Conflicts take a toll on the flow of information. That’s not only because the “fog of war” turn truth into a casualty. First and foremost, wars kill journalists, as well as any other civilians.
Yet covering wars is the quintessential calling of many reporters. Some die on duty but some others have no other choice but to leave, like the rest of their fellow countrymen. But as soon as they become refugees and are safe, something is amiss for a journalist. They feel like the soldier who has deserted the battlefield.
This is the case of Aziz Rahman, an Afghan reporter who is a now a refugee in London. A well-known figure in his own country, Mr. Rahman worked initially at a liquor store in his new home. It was a change of status he felt acutely, but not for long.
Mr. Rahman is one of the 36 participants of the Refugee Journalism Project, an initiative by the London College of Communication and the Migrants Resource Centre. The project helps reporters from Syria, Bangladesh, Somalia, and Cuba, among other countries, rebuild their careers in the United Kingdom.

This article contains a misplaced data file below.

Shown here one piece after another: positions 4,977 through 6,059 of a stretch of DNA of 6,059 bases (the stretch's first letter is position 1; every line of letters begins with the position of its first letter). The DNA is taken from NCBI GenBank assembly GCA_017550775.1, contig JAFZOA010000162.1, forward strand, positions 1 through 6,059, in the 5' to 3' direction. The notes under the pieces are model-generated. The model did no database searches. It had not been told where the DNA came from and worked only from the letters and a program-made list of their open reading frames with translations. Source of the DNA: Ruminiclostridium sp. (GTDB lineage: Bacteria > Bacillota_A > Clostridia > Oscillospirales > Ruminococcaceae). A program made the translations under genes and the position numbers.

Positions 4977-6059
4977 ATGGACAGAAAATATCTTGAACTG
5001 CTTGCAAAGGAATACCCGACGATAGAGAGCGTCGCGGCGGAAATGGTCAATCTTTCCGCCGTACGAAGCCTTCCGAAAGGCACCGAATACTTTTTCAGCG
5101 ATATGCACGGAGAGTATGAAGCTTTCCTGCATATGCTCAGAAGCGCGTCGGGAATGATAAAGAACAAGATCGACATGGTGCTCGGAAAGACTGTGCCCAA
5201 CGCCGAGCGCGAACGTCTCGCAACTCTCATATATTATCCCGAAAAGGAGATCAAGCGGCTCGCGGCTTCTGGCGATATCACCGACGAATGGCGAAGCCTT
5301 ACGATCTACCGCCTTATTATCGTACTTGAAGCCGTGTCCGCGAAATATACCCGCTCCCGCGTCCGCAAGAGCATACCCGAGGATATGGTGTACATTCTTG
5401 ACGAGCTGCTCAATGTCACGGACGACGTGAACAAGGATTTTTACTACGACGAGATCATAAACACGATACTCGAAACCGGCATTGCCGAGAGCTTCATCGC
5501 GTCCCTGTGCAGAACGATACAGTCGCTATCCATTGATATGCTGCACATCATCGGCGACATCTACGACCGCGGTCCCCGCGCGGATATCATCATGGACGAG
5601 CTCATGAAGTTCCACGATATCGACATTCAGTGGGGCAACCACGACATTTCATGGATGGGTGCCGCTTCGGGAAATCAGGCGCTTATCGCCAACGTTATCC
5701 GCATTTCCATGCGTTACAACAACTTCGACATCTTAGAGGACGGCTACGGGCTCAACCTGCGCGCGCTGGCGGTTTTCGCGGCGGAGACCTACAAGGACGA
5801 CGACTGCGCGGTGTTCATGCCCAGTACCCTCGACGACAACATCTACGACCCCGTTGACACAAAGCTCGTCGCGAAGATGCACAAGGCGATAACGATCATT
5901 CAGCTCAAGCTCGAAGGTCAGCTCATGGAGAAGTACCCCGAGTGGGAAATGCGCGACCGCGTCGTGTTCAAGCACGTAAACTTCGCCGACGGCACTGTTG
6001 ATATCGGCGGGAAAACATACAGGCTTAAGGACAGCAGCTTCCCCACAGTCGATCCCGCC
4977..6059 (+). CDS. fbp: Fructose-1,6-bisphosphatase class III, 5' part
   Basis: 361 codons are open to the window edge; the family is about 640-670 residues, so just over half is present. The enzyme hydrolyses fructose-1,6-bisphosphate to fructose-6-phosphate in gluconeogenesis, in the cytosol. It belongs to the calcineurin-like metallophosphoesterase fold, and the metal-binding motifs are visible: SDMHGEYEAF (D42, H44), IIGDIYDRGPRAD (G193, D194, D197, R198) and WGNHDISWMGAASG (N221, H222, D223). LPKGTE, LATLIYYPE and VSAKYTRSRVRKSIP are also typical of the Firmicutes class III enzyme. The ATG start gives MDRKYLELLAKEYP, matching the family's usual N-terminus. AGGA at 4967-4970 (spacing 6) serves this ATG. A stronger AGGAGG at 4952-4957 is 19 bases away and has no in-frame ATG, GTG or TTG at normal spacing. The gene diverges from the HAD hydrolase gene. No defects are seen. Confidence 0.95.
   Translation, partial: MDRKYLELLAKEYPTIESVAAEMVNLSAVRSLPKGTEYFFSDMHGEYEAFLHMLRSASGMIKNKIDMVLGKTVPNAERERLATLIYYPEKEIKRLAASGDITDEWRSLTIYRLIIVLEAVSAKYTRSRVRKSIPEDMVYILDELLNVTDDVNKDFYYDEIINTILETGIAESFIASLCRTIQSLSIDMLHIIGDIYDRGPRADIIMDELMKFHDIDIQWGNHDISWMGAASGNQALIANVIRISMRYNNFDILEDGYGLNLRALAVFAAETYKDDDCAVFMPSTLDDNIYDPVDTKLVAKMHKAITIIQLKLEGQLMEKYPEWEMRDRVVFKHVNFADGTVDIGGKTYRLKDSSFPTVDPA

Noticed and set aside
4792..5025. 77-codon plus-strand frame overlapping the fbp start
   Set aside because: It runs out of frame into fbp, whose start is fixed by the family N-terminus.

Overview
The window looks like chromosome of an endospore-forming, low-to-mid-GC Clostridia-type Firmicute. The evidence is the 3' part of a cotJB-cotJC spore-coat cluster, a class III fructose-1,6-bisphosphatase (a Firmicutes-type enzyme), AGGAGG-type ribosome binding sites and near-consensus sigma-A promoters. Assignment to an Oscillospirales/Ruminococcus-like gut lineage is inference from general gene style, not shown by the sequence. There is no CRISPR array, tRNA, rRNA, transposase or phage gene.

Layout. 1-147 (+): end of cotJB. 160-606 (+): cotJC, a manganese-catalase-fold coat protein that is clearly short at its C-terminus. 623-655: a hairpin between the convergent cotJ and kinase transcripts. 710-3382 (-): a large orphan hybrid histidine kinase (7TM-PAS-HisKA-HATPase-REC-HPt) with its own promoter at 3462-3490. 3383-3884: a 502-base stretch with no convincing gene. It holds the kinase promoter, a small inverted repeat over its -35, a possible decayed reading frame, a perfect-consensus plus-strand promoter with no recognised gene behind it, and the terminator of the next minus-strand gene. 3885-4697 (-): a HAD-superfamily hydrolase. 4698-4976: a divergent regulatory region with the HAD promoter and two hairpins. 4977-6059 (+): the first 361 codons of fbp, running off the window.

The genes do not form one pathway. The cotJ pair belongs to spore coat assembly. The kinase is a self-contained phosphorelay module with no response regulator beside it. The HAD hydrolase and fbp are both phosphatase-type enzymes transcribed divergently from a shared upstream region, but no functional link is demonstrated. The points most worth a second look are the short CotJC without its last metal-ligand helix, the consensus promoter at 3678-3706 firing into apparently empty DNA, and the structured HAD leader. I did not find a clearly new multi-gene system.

So successful has been the initiative that Mr. Rahman is now the presenter and producer of Afghan Voice, a community radio station for his countrymen in Britain. Yet he has his eyes on a more distant horizon. He does not want to be simply a community journalist and a voice for fellow refugees.
His goal is to become, once again, a journalist. “As a journalist you can report all over the world – journalists from here go to report in Syria, all over the world: I want to do that too,” he says. “It’s a new start for me.” And also, we add, for a public starving for truth.